This is my companion review to my earlier review of the Old Testament, and, as I was reminded by the Cannonball overlords, a timely read given that Easter is coming up this weekend (happy end of Lent to the righteous, happy long weekend to the rest of us heathens!).
As a basic overview for those who have been putting off their Bible studies, the New Testament (or at least the Good News Bible version) is roughly 330 pages which are divided into 27 chapters, or ‘books’ of uneven length. The first four books (Matthew, Mark, Luke and John) are the Gospels, and they tell the story of Jesus’ life, death and rise to heaven. The next book, Acts, picks up after Jesus’ death as the apostles are trying to sort out how to continue the Christian church without him. Acts also sets the stage for the next section, Epistles (or ‘Letters’ for us less fancy folk), by telling the story of a Jew named Saul , who converts from persecuting the Christians to being a Christian, changing his name to Paul in the process. After Acts come the 21 books of Letters, the majority of of them written by Saul-now-Paul, and giving advice to various fledgling Christian churches across the Mediterranean. Rounding out the end of the New Testatment is Revelations, the bonkers final book loved by zealots and the conspiracy-minded everywhere.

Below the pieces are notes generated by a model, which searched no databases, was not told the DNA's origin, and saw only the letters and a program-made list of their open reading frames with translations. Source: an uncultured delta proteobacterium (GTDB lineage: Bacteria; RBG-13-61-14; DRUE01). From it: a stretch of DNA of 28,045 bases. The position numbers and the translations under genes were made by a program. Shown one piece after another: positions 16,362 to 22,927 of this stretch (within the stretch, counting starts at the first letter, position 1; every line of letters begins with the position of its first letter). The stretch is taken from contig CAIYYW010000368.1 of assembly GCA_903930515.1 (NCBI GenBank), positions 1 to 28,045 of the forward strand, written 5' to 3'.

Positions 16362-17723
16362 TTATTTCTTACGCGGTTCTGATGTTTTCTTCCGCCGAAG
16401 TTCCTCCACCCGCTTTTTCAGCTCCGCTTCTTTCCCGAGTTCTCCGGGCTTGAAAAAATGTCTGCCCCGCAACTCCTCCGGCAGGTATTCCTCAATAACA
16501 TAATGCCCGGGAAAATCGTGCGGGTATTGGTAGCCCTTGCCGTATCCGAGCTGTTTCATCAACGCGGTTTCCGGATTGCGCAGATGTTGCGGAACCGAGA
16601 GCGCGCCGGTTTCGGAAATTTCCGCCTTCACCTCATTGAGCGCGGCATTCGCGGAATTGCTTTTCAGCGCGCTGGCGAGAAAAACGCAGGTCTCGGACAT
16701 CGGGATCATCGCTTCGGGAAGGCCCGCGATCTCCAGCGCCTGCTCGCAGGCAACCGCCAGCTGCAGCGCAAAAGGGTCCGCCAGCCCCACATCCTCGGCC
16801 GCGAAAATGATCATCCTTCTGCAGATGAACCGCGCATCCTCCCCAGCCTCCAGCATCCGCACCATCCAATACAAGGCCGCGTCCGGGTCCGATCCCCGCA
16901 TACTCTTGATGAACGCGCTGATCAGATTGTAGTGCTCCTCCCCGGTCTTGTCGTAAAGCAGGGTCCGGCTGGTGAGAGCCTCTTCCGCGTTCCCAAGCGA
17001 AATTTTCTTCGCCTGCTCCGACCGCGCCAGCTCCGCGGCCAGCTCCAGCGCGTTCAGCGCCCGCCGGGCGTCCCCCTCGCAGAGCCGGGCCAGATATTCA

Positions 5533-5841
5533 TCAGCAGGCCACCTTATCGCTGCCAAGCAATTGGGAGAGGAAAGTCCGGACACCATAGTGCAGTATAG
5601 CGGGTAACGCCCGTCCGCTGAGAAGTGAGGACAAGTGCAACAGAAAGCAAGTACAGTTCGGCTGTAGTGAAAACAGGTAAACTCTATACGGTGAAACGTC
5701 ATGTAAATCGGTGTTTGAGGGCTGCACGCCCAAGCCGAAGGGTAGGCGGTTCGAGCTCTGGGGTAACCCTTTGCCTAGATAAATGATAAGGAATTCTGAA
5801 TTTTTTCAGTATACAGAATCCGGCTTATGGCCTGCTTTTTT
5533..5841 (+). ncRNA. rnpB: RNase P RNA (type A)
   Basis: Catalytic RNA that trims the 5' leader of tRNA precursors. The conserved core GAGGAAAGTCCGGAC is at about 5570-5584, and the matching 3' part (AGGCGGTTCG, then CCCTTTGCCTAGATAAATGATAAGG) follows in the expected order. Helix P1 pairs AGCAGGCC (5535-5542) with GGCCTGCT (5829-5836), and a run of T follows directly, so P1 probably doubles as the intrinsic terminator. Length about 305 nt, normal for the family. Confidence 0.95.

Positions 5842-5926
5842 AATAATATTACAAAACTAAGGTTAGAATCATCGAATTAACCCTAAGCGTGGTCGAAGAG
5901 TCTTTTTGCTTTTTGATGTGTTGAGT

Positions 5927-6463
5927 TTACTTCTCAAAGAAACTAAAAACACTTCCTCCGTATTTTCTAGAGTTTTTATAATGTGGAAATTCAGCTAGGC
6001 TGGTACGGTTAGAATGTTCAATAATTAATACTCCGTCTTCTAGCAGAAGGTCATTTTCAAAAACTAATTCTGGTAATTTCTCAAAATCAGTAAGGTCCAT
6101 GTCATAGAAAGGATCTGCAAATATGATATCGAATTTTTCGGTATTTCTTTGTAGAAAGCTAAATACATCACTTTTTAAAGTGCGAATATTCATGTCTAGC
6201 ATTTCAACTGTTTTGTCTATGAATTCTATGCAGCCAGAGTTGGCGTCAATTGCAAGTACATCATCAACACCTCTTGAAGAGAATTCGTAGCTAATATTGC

As with the Old Testament, and despite being only a third of its length, there is a lot going on in the New Testament. Some stream of consciousness thoughts that I had as I was reading through:
- The Gospels could have used a better editor: Matthew, Mark, Luke and John are all repeating the same story (Jesus is born, Jesus does the miracles, Jesus dies and is risen);
- I wonder if anyone has written about the small details that differ between the Gospels? It feels a bit like a criminal investigation, where all of the witnesses are consistent on the main story but they each remember other details differently (or omit those details altogether). The biggest omission for me was what happens to Judas after he betrays Jesus- only one of the Gospels discusses it (Matthew: he commits suicide), which seems suspiciously light follow up treatment for the man who committed the ultimate betrayal;
- Jesus never actually says that he is the Messiah. Other people call him that, and he makes a lot of statements/actions that could be interpreted that way, but I couldn’t see anywhere in these pages where he actually says these words;
- Jesus is mercurial. There are several places where he gets frustrated with his followers for not immediately understanding the cryptic point he is talking around, following which he pouts by refusing to explain anything more. There’s also another odd story where he curses a fig tree to be barren forever, simply because the tree had the misfortune of not bearing fruit when Jesus happened to be hungry. This seems unnecessary harsh for the poor fig tree;
- The rapidly increasing number of followers that Jesus attracts makes me want to read more about religious leaders and cults of personality. I remember reading about Joseph Smith’s charismatic nature in John Krakauer’s Under the Banner of Heaven, and now I want to go back and reread about him too;